The temperature in the boxcar climbed by the minute. He tried not to move any more than necessary because he didn’t want to perspire and lose water. Every now and then he looked out the hole to see if there were any landmarks he recognized, and there never was. He laid with his head on his pack and he thought of all the mistakes he’d made to get where he was at, laying on the floor of a boxcar that he couldn’t escape. Maybe I’ve picked my own casket, he thought. Then he rebuked himself, stop it, don’t be a quitter. He remembered the day during his Sophomore year when he’d come home after a particularly rough basketball practice. They had just finished dinner and his dad held the paper up in front of him blocking his face from view.

“Hey dad?”

“Yeah?” His dad lowered the paper just enough to make eye contact, Tom could see his black, thick framed glasses that had once been polished and shiny, but were now dull. “What Tommy?’

“I think I’m going to quit basketball.” He felt a sense of relief, he’d finally said it. His father looked at him with absolutely no expression on his face, like he was examining a thumbnail. He looked for a long time before raising the paper again. “No, you will not quit basketball. You will finish this season, you’re in it now, you committed and you will not quit.” The room fell quiet, his dad’s word was always the last word. “You’re in it now…” His father repeated again. Tom looked out the hole in the side of the boxcar at the low mountains, which were turning amber, and thought, The sun must be setting. He sat back down and repeated his father’s words out loud, “You’re in it now.” And he was.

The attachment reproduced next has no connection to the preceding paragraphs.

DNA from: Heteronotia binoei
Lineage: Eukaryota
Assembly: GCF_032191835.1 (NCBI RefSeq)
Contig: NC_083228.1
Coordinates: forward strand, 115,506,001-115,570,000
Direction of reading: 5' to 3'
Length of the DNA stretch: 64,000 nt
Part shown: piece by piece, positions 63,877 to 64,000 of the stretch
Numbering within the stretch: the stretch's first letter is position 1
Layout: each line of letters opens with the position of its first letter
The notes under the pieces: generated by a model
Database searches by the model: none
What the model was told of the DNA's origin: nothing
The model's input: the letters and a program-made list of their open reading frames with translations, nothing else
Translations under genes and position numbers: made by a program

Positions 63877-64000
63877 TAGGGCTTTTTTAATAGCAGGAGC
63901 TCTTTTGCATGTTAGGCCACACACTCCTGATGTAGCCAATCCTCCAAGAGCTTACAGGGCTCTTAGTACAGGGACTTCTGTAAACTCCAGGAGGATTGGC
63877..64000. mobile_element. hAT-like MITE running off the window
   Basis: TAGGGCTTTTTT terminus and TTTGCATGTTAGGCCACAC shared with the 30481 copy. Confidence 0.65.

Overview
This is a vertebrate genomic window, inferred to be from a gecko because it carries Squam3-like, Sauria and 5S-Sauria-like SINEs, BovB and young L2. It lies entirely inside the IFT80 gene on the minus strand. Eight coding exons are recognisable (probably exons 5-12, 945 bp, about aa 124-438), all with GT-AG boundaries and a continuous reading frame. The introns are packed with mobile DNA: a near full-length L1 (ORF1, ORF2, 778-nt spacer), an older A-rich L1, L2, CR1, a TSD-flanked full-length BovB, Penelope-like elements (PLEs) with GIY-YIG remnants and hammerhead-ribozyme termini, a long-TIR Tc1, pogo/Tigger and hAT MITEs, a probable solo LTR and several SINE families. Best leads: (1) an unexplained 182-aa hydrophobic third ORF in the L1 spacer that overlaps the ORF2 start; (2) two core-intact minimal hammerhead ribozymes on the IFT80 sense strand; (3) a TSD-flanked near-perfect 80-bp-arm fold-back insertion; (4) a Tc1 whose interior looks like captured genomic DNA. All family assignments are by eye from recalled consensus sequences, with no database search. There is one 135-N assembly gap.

The feeling of tight panic in his chest did no good, just as screaming and banging on the door of an empty boxcar in motion would do no good. He collected himself and thought about what he had with him aside from the water. He dug into a side pocket of his pack and pulled out a flashlight barely bigger than a pen light. He stuck it in his hip pocket rather than turning it on immediately because he knew the battery life was limited. Methodically he pulled things from the pack and lined them up in the dark. Once everything was out of the pack he clicked the flashlight to life and scanned his belongings. Aside from a couple changes of clothing, he had the sleeping bag, two small plastic boxes that held some basic fishing gear, aspirin, Neosporin, bandages, and other first aid items. He had a utility knife, a 6” filet knife, a 5” folding hand saw, a 25 foot length of paracord, a small hatchet with its blade protected by a leather scabbard, a folded 10’ square of clear, heavy plastic, 3 butane lighters, 2 metal kabob skewers, a boy scout kit he’d had since his youth that folded out into a frying pan, cooking pot and drinking cup, 2 spoons and 2 forks, 2 cans each, sardines, Vienna sausages, and pork and beans. He also had 3 packs of Ramen, salt and pepper, a bottle of tabasco sauce, a small tin filled with soda crackers, a bottle of instant coffee, and a baby food jar full of sugar. Carefully he stowed everything back into the bag like a 3D puzzle. He left out a can of the sausages, a half dozen crackers, his water, the folding camp saw, the utility knife, and the hatchet. He sat with his back against the wall of the boxcar and felt the rumbling of the rails from the base of his spine up through his chest, reverberating like a metal drum and tickling something inside his neck. He popped the top of the sausage can and ate each sausage with a cracker before washing them down with a measured sip of water. After he’d started eating, it stimulated something in his brain and he realized how ravenous he’d become, and he had to fight off the urge to eat and drink everything he had. You don’t know how long you’re going to be stuck in here dumb shit, ration your things. He put the empty can from the sausages carefully where the liquid wouldn’t be spilled, but decided against drinking the salty fluid until it became absolutely necessary. He stood up and began walking around the car checking out every point of light. Besides the hole that he’d used as a port to see outside, there were another dozen holes in the metal walls, most of which were the size of a bullet. He imagined a kid perched on a desolate, bald hill looking through a scope before pulling the trigger of a 30:06 and poking a hole through the box. In front of the door and about a third of the way into the box he could see ground passing by through a thin sliver of a crack in the hardwood floor. He crouched down and ran his thumb over the spot and felt a ledge catch. He retrieved the hatchet, saw, and utility knife, then sat on the floor with the sliver crack in front of him, his legs spraddled to each side. He unfolded the saw and tried to fit the blade into the crack but the opening was too narrow, and even if it had been wide enough, the blade wouldn’t have been able to catch traction in the wood. The utility knife had several implements, but he chose the knife blade to begin with. If he held it at the right angle and passed it along with the grain of the wood, long thin hairs of wood peeled off. The flooring was flint hard though, and he would likely die of dehydration before he was able to work a hole in it big enough to get the saw blade into. He took the scabbard from the hatchet and positioned himself so that he was sitting with the grain and not against it. He swung the hatchet down with a bang, and was worried about the sound he’d made until he realized there was no one to hear it. Chopping into the dense hardwood was like trying to chop granite. The hatchet dented the wood and then bounced up in recoil. Again and again he brought the hatchet down, trying his best to hit into the narrow sliver of light between the floorboards. The heat inside the car was stifling, and the effort he put into swinging the hatchet brought persperation immediately to his head, and he had to repeatedly wipe sweat from his eyes with the arm of his t-shirt. After a dozen swings he felt the spot with his thumb and could feel the bristle of wood splinters. He used the pliers on the multi-tool to grab and tear away the wood splinters. He repeated the same process over and over for an hour. He didn’t think about anything but the task at hand the entire time, because he knew his life could depend on it. There was something oddly satisfying about being so single minded in purpose. He was undistracted by inner turmoil for the first time in as long as he could remember. Chop, chop, wipe sweat, pull with the pliers, carve with the knife, create the hole. Finally, after trying to fit the saw in a dozen times, he was able to work the blade down into the crack and get it turned enough to bite into the wood. He celebrated by taking a drink of gatorade, then laying on the floor with his arms spread wide and feeling the rumble of the tracks in his butt, spine, and heels where they rested. The train hadn’t slowed for hours, and he knew he was a long way from home. Here and there he heard the train whistle and knew they were passing through towns, but he had no idea if they were towns to the east or the west or wherever. He began sawing across the board, but the wood was so dense, and so flinty, that twenty minutes of sawing only moved the blade an inch or so. Night began to fall and for the first time he could feel the train slowing. He’d been sawing for about two hours and had finally made it across a whole floorboard. He was beginning to cramp terribly. His thumbs wanted to bend way backwards and his toes were curling down, and he could feel jittery spasms in his legs from lack of hydration. A wager crossed his mind. Should he drink enough to rehydrate so that he could finish punching through the floor and eventually escape his prison? Or, should he conserve his water so that he could last long enough for someone to finally open the door and save him? One road was passive and less confident, but maybe smarter, the other was more confident, but perhaps more foolish. He laid on the floor again and thought about his dilemma deeper. His choices had always been sound, that’s how he’d been raised. A man made the wise and traditional choice. If it was 1978 and he was given a choice to buy stock in Coca Cola, or Apple, the choice was obvious, Coca Cola was proven, there was no risk. That’s why he had stayed and worked as a butcher for so long, because it was safe, and he knew the profession well. He would certainly always have something to eat as a butcher, career happiness be damned. When he was young and the other kids lined their bikes up and took a run down Sand Hill to a rickety jump made of pressboard and old pallets, and then moments later ran screaming and crying to their mothers after crashing, he didn’t, because he always made the sound choice. He forever thought of every reason something wouldn’t work, instead of the reasons it would work. He sat up, grabbed the gatorade and drained it in four long pulls. Then he laid back and closed his eyes to rest until the rehydrating fluid did its work. The hell with it, I’m betting on myself.